by Kevin Conway
Alexei Kovalev is back in a New York Rangers’ uniform. After weeks of rumors and speculation, Glen Sather pulled a deal to bring one of the most skilled offensive players in the world back to Madison Square Garden , the place where he started his career.
Every Rangers’ fan remembers the excitement that Kovalev brought to the Garden. He was a magician with the puck. It seemed like he could defy the laws of physics. Of course there were times when it seemed like he was playing by himself out there. For every big goal he scored, for every death-defying skating trick he pulled, there was a play where he’d skate in circles all over the rink, refusing to give up the puck. For every great memory we have of Alexei Kovalev contributing to the 1993-1994 Stanley Cup run, there is a painful memory of him hanging at the red line, refusing to play defense.
Despite these lapses, Alexei Kovalev is a much more mature player now. He’ll never be a great defensive forward, but his offensive skills more than atone for his defensive shortcomings. He is, without a doubt, one of the most skilled offensive players in the world. There isn’t a team in the NHL that wouldn’t love to add a player of Kovalev’s character to their squad. Many Rangers’ fans were concerned, however, that it would be impossible to bring him back without sacrificing the team’s future. The Rangers surprisingly were able to pull off the deal without giving up too much.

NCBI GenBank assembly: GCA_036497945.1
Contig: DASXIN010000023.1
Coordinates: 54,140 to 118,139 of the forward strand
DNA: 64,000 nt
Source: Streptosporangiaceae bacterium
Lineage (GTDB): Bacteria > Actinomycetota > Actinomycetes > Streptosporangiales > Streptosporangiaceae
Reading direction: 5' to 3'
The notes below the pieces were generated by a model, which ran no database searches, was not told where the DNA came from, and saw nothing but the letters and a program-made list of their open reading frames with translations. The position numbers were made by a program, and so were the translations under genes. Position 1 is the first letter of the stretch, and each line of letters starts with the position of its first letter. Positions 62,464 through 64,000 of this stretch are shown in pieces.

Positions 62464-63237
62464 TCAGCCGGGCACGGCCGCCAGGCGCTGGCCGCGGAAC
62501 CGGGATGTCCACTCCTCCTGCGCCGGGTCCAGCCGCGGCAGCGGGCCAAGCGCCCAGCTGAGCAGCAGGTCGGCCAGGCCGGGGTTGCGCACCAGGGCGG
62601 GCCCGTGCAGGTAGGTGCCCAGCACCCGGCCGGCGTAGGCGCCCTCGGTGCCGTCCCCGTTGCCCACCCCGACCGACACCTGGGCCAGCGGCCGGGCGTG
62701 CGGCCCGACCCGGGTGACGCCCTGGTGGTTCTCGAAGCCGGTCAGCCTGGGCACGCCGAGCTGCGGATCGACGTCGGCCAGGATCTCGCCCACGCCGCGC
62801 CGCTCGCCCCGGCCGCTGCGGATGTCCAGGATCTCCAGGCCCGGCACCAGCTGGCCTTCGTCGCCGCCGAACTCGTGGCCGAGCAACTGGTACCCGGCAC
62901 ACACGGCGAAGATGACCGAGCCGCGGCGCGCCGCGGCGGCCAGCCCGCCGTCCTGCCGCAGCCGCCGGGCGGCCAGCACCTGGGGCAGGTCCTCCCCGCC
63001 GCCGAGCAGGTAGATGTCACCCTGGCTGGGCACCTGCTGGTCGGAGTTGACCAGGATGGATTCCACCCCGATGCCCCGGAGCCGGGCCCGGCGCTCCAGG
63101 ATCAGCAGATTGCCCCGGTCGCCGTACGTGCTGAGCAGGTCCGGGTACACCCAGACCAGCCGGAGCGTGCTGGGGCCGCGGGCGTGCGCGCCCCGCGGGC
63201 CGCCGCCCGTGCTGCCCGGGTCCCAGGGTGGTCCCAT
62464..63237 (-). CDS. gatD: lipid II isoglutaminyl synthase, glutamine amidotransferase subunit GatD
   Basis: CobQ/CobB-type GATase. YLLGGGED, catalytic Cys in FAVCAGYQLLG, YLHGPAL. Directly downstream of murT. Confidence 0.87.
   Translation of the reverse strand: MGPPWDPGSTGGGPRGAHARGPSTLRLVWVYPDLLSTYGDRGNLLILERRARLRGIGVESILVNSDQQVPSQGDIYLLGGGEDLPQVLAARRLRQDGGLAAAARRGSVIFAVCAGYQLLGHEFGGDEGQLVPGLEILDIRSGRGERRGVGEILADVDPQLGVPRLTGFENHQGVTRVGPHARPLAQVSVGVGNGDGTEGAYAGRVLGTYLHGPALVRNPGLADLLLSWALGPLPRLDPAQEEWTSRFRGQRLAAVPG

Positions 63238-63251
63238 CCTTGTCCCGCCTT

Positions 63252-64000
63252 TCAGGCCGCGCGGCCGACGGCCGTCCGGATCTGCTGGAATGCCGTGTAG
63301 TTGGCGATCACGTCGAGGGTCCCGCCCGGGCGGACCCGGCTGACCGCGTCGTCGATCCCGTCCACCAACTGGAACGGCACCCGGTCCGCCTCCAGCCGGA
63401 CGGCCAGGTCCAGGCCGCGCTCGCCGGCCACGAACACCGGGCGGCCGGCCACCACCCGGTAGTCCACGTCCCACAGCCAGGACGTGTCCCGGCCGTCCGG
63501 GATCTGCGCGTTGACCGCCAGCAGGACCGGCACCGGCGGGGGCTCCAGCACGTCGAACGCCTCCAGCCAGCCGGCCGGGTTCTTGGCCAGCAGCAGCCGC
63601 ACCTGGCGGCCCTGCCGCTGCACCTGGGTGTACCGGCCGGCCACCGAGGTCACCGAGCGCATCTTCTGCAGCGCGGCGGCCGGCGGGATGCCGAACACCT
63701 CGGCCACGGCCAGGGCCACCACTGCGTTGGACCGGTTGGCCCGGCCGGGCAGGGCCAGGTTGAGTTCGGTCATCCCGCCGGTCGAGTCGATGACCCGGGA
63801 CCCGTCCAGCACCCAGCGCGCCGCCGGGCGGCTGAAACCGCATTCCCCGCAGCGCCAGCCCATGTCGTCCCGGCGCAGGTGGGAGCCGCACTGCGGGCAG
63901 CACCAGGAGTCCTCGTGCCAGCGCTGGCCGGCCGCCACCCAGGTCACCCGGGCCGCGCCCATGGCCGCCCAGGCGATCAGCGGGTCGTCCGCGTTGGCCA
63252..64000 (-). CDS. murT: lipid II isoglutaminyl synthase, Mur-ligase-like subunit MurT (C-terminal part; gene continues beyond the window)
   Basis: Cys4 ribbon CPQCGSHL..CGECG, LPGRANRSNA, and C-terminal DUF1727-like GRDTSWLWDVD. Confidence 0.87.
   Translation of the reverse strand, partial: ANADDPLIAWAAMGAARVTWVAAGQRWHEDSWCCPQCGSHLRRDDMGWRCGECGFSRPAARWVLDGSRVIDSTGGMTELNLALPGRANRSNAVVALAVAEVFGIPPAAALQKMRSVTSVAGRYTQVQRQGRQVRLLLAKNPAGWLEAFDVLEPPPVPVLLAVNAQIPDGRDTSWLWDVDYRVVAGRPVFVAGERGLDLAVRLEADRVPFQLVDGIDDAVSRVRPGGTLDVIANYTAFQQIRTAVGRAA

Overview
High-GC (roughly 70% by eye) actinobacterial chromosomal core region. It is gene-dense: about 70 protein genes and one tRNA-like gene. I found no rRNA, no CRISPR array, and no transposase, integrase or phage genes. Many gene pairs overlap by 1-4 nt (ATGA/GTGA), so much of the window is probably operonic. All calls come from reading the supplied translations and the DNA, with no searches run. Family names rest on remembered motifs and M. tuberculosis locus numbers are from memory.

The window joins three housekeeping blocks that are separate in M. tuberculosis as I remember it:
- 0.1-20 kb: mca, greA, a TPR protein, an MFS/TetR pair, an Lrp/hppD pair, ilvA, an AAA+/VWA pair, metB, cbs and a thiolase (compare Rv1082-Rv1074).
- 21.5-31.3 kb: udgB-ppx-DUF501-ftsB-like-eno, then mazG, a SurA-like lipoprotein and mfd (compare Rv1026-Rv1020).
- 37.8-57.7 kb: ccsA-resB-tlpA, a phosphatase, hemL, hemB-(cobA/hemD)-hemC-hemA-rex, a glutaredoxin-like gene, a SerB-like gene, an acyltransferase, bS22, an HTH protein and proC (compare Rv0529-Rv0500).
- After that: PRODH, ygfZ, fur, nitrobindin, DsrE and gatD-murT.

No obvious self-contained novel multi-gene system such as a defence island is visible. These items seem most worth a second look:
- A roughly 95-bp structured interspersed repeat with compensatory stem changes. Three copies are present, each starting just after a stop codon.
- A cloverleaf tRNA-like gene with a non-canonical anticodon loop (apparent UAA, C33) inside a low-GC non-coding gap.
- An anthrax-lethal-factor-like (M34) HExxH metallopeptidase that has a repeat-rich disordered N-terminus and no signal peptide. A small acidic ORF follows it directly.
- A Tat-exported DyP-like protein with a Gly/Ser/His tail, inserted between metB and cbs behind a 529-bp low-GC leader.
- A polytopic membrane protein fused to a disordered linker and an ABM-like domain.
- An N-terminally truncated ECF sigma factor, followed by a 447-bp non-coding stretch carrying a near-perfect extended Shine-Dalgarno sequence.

According to several reports, the Rangers refused a deal that would have brought Kovalev back to the Big Apple for Jamie Lundmark and Dan Blackburn. As exciting as the thought of Kovalev back in Rangers’ blue is, this deal would have hung a black cloud over the Rangers’ already bleak future.
Jamie Lundmark is finally starting to show flashes that would explain his status as a top-10 draft pick. Although he clearly has to work on his physical play, he is showing some scoring touch. Maybe Lundmark will never be a bona fide first line center in the NHL, but there’s no reason he couldn’t become a solid playmaker. Now is not the time to give up on him. He’s finally being given a chance to succeed and he is making the most of his opportunity.
The prospect of a future without Dan Blackburn is even more frightening. Rangers’ fans must accept the fact that Mike Richter is probably never going to play again, and if he does return he will only be a shadow of his former self. While Mike Dunham is a very solid goaltender, it is clear that Blackburn is the future of the organization. Granted, he has looked shaky at times, but we shouldn’t forget the enormous burden that he was asked to shoulder at the beginning of the season. Try to ignore Blackburn ’s numbers. He is a 19-year-old goaltender who plays with the poise of a grizzled veteran. He has a short memory, which is very important for a goalie. If he gets shelled one night, he comes back strong and confident the next. Mechanics can be taught, poise cannot. Let’s also not forget how bad the Rangers are defensively. Blackburn had to stand on his head to get a lot of the victories that he did.